As a researcher, I love surveys. As a consumer, I’m getting tired of being asked, “Will you take a few minutes to tell us how your AT&T technician did today?” or “On a scale of one to ten, how likely are you to recommend ABC Plumbing?” I can’t even go to Lowe’s or Dollar General without the cashier handing me a receipt and circling the information at the bottom that directs me to a survey.
All of these surveys have created a phenomenon known as “survey fatigue.” Survey fatigue is what happens when your audience becomes bored or uninterested in your surveys, and it happens in two ways:
- Before taking the survey– Overwhelmed by the sheer volume of requests for feedback, guests decide not to even begin your survey. The result is a drop in response rates as fewer guests decide to give you feedback.
- During the survey– This happens after someone has started the survey and the fatigue is usually caused by poor survey design, such as including too many questions, poor question design, lack of organization or questions that aren’t relevant to that person. As a result, respondents can drop out midway through or lose interest and rush to complete it, which results in inaccurate data.
The problem is that online survey software has made it so easy to get data! So, let’s do more surveys and get more good data and then do even more surveys to drill down into the data from the last survey, and on and on it goes.
Survey Fatigue Repercussions
Not getting enough people to complete your survey so that you get a good sample may be the least of your problems with survey fatigue. Here are a couple other ways that it can hurt your property:
- Negative Brand Perceptions –Despite the growing ease of collection and need for research data, irritating your guests by bombarding them with surveys can damage your brand.
- Serious Survey Bias –Survey fatigue won’t affect some people who may have plenty of leisure time to complete every survey they receive. However, it can lead to a form of survey bias known as non-response bias. Since those who don’t respond have a possibly different viewpoint, the survey data may not be truly representative of your guest base.
I’m the last person in the world who would ever say to stop doing surveys, but I will give you some tips on how you should be conducting your research efforts to avoid survey fatigue.
Don’t keep sending surveys to the same people, because you’ll wear out your welcome. A casino marketer was telling me recently that he sends a comprehensive satisfaction survey to the entire database every month. He gets thousands of responses so he must be doing something right, he reasons. Nope. Just the opposite, in fact. You don’t need 5,000 completed surveys to get high reliability. A rule of thumb is that you’ll get 95 percent reliability (the research standard) with about 400 completed surveys. Anything more than that is excessive, unless you’ll be doing crosstabbing to identify differences by tier, gender, etc. Plan the frequency of your surveys by targeting and segmenting your database, and don’t keep sending them to the same people.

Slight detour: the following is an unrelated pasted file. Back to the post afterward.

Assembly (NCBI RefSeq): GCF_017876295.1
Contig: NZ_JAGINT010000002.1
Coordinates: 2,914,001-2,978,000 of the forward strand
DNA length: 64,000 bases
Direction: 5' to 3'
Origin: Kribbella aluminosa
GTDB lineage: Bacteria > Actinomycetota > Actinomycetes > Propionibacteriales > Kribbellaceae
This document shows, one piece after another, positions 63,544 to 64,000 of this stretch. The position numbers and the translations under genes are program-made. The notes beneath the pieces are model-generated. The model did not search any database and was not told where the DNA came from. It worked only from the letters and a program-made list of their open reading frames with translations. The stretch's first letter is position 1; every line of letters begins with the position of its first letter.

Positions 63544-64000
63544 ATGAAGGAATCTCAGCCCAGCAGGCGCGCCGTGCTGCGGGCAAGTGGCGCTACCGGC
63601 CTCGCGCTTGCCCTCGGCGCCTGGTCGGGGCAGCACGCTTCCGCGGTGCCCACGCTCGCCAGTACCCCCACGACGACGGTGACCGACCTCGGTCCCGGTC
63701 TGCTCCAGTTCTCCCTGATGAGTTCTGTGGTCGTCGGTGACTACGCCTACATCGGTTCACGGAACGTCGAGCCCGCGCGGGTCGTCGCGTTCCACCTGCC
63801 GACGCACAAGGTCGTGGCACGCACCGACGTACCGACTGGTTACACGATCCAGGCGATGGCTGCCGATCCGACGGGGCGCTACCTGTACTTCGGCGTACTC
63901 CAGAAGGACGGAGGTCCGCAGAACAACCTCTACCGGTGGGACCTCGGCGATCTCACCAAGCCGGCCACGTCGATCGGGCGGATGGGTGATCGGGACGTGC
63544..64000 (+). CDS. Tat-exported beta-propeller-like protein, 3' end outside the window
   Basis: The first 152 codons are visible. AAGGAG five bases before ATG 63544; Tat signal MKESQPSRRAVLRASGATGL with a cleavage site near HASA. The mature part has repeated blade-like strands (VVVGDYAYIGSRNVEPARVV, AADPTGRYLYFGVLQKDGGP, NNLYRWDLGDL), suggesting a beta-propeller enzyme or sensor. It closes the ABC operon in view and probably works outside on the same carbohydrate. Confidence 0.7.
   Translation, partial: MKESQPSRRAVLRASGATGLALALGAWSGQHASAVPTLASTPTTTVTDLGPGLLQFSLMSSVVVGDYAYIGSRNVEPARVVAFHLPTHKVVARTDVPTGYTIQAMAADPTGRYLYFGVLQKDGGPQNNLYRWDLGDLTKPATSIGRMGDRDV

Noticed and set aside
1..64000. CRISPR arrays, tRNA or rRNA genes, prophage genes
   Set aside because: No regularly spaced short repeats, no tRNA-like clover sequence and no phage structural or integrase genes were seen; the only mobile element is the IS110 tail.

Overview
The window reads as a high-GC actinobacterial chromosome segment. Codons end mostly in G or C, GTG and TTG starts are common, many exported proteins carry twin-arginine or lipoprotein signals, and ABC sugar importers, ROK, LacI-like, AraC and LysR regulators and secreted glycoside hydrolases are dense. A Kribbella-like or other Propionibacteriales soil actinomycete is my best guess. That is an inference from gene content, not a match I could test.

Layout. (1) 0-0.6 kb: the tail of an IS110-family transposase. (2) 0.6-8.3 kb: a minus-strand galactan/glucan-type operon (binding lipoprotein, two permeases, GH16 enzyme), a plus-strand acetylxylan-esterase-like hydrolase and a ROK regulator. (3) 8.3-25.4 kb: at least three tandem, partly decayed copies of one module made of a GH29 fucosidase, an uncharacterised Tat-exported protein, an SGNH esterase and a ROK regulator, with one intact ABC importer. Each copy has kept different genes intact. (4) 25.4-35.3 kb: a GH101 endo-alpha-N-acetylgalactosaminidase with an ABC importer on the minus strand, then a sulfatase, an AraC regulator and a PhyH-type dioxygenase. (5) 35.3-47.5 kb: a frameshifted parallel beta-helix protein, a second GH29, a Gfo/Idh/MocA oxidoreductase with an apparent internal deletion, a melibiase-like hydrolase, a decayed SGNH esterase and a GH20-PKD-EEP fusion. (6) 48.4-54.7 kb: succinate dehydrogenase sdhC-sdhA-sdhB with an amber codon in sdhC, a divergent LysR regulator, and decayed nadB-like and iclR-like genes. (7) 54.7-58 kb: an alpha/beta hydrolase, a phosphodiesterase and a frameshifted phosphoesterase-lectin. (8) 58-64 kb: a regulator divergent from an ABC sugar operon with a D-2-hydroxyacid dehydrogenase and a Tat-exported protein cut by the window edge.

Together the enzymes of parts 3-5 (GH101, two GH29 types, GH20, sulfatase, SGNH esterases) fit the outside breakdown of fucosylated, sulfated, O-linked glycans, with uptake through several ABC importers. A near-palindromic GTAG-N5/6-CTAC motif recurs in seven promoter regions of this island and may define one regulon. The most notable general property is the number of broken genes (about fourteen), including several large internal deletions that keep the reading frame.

Take the survey yourself and have some co-workers take it so that you can determine how long it will take your guests to complete the survey. Then be open and honest in your survey invitation about the time that will be required. If the survey is going to take an average of 10 minutes, let the person know in advance what you’re asking of them. Also, use a progress bar so the respondent can monitor how close they are to finishing. There’s no hard-and-fast rule for how long surveys should be, but long surveys require more effort, so save those lengthy surveys for something really important. In between, use short pulse surveys with a specific topic and focus.
- Question Design
Make the questions as easy as possible for respondents to answer.
- Be consistent with scales. If you’re asking a five-point scale from “Extremely dissatisfied” to “Extremely satisfied,” then keep that format. Don’t flip the scale midway so that it starts with “Extremely satisfied” to “Extremely dissatisfied.” You’re making the respondent have to work harder to figure out the question.
- Don’t ask two things in one question. “How would you rate the price and service at our hotel?” The respondent may think that the price was great, but the service was terrible, so there’s no good answer to that question.
- Use branching logic. For example, if you’re asking about club card usage and you want to know why people don’t use their card when playing, use branch logic so that people who say they “always” use their card don’t get asked, “why don’t you use your card more often when playing?” Survey software can redirect respondents to different questions based on their answers, so use it as needed.
- Offer Incentives:
Some casinos routinely deploy guest surveys and don’t offer an incentive, such as a random drawing for five $100 free play prizes drawn from a pool of everyone who completes the survey. This is pretty one-sided. We’re asking the guest to make an extra effort to give us data, but we won’t pony up $500? With a fixed incentive, you know how much it will cost, so build it into your research budget.
If you enjoyed this article, please take a minute to complete a brief survey telling us how you feel about surveys. Just kidding.